Beer & Health: Resources

Cheers to Beer & Health!

Cheers to Beer & Health!

As promised yesterday, here are some Beer & Health resources that others have generously shared with me.

A few other folks chimed in and provided personal experience and insight, though no other resources. Thanks to them all. I hope you find this helpful in your pursuit of beer and health connections.

NOTE: I’ve not had time to yet read or look into all of them, so do your own diligence.

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Beer & Health

The Craft Brewers Conference 2009 and 2013 both offered a Beer and Health session. I was at both of them as I find this area of the industry fascinating and well worth my time. They were both informative, myth busting and thought-provoking. The speaker in 2009 was Dr. Arthur Klatsky.  Dr. Mack Mitchell was the 2013 presenter.

Beer & Health Information: critical to all

Beer & Health Information: critical to all

Here are a few of the insights they shared (I hope I got them right):

  • Women and men show a lower risk of Type 2 Diabetes with moderate drinking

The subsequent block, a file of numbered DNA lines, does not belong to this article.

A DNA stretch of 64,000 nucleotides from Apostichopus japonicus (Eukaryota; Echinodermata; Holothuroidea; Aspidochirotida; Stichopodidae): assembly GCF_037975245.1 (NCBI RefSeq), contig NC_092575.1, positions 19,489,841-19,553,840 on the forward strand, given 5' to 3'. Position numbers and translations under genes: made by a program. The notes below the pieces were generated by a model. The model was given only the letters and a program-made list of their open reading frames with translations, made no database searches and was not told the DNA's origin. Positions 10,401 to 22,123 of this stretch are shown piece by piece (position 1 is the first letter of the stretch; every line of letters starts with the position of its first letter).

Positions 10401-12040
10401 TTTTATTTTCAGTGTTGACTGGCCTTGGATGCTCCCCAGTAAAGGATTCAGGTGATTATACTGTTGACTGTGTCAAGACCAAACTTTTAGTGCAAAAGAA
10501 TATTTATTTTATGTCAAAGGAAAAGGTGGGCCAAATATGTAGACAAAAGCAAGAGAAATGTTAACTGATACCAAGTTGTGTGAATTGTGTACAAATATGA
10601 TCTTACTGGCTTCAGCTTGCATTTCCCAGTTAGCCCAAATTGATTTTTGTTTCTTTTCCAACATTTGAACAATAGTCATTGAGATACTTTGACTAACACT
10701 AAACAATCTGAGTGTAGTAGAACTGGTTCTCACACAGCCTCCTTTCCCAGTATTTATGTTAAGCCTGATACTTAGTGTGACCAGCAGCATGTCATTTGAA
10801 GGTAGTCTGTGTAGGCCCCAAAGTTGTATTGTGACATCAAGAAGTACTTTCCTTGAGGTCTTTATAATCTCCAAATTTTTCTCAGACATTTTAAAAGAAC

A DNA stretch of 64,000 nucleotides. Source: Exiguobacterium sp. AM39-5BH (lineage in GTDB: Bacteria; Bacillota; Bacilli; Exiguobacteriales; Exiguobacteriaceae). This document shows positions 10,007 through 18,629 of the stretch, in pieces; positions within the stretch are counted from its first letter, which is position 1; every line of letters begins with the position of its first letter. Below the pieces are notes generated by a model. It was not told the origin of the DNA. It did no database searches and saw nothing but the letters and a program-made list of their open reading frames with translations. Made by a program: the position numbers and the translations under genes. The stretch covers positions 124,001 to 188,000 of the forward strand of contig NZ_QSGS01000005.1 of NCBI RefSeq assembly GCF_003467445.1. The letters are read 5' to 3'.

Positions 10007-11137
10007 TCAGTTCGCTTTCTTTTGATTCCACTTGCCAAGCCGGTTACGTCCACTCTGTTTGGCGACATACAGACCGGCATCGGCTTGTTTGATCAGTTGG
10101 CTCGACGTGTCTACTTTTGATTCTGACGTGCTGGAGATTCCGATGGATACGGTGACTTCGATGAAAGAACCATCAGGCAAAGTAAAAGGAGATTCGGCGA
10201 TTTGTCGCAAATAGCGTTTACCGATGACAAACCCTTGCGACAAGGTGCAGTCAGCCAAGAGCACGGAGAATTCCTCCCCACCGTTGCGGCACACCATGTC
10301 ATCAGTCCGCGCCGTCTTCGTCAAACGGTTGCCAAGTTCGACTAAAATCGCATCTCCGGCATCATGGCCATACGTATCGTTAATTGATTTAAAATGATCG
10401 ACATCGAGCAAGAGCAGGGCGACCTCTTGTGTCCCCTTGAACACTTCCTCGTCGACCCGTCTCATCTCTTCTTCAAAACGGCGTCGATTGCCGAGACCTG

• Hops = phytoestrogens; very different from human estrogen
  • Alcohol does not destroy brain cells
  • Neural stem cells in rodent trials with heavy consumption reduced functioning cells
  • The National Institutes of Health = good resource

The talks were both extremely enlightening and I sincerely hope the BA includes more of this type of information For accurate education based on solid research, for resources, for busting myths and building understanding. These are all reaching and important areas of the beer community.


I’ll share more resources on beer and health that generous and helpful industry colleagues have shared with me, per a request.

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Myth Busting

Good article to read when trying to bust the myth of beer being unhealthy. So is zucchini in great quantities.

Here’s another. And another. And another.

Quantity and frequency are the key – to darn near everything. Moderation, savoring, enjoying, taking your time.

It would seem to be that anything is excess is, well, excessive and therefore not good.

I just wonder why, if the article is about ‘older’ women, they chose a younger women for the picture?

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